There seems to be a problem brewing and it’s picking up pace that no amount of avoiding hiding or running for cover can offer an escape from it. The problem goes by the name of Michael Omari otherwise known as Stormzy and this storm shows no signs of slowing down so we may as well embrace it and get swept away by the tail of this tornado tearing up the scene because it’s going nowhere fast.
The ‘Big man with a beard’ has achieved so much this year that it became impossible to swerve the debris from every set he smashed, every freestyle he set ablaze and the opportunities flying his way like a rocket making it’s ascent into the outer reaches of the universe which is quite fitting seeing as Stormzy has achieved feats that are usually out of reach so early in an artist’s career and are reserved for the greats who have been in the game long-term. How has he done this? Why is it that Stormzy has been chosen to give Grime the lime of light? A beacon he has carried proudly over the last few years lighting the way for others.
Whilst one of Stormzy’s heroes, Skepta has been touring the U.S and Canada making nuff noise for Grime internationally; Stormzy has stayed at home and kept it lit with all the other main players of Grime on a national level. For a relatively new kid on the block it speaks volumes that old skoolers such as Boy Better Know, Wiley, Skeppy, Krept and Konan and Lethal Bizzle (who he supported on tour in 2014) have given Stormzy their blessings to run wild with a scene they helped to steer to the summit. Raised in South London (One of my regular stomping grounds on the come up) Stormzy stretched his ear to the beasts from the East making noise and admired the bombastic bass coming from their speakers, it was listening to the grassroots of Grime that Stormzy decided to start clashing at his local youth club and hoped that one day South London would to have a place on the scene to rival East London crews and artists. Determined to use his good grades to establish a secure career a young Michael Omari decided to take an engineering apprenticeship but his heart remained beating at 140 bpm while he was studying and he decided to leave his studies and grab on to the hand of grime which always had a firm grip and never let go.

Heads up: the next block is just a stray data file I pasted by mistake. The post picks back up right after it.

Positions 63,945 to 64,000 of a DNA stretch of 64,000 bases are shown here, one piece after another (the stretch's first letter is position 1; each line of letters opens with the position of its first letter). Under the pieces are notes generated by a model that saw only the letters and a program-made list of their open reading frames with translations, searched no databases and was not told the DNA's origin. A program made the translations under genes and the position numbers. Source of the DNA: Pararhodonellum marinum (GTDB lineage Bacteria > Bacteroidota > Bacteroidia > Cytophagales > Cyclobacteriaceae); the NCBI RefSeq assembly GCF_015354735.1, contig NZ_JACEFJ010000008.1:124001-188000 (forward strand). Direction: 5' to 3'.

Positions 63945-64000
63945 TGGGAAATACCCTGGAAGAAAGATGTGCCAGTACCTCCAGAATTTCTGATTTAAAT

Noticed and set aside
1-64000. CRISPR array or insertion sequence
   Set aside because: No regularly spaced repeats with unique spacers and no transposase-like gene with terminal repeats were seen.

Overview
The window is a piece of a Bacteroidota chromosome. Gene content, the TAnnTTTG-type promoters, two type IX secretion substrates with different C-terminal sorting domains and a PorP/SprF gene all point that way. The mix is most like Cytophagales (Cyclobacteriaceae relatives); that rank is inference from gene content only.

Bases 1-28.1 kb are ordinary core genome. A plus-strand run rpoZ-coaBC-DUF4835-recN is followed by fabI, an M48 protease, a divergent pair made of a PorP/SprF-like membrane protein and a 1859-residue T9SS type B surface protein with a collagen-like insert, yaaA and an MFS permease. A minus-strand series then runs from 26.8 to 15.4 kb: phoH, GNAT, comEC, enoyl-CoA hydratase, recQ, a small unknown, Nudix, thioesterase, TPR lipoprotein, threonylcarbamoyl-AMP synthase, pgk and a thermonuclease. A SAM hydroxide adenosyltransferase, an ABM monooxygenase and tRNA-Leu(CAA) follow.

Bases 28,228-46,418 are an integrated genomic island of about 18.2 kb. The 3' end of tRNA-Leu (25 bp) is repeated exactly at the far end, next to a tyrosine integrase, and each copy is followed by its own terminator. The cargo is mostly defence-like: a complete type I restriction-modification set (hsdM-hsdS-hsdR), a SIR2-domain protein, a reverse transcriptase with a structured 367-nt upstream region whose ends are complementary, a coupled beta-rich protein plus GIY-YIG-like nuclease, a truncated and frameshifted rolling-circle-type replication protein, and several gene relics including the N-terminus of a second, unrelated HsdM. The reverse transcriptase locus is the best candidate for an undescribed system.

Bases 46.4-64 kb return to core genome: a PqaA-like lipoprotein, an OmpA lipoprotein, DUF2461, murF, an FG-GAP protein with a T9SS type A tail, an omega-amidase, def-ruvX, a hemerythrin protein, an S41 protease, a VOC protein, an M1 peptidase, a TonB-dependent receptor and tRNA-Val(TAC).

The Wicked Skengman started to make rumbles and stir up the scene with his Behind Barz take 1 freestyle for Link up TV in 2010 where he stepped up to the Mic “Lookin like an Xman shadow ting” and delivered with a bravado that defied his young years and a voice which had barely broken which reminds you that – this yout is headed towards big man tingz. He followed that up with his Behind Barz sesh take 2 in 2014 this time towering over the mic after an apparent growth spurt to deliver a blistering freestyle fully loaded with ammo for his detractors intent on dragging him down; Big Mike was angry and with the maturity and experience he’d garnered over the years since his first freestyle, he now had the power to reinforce his status to the haters with self-assuredness and conviction.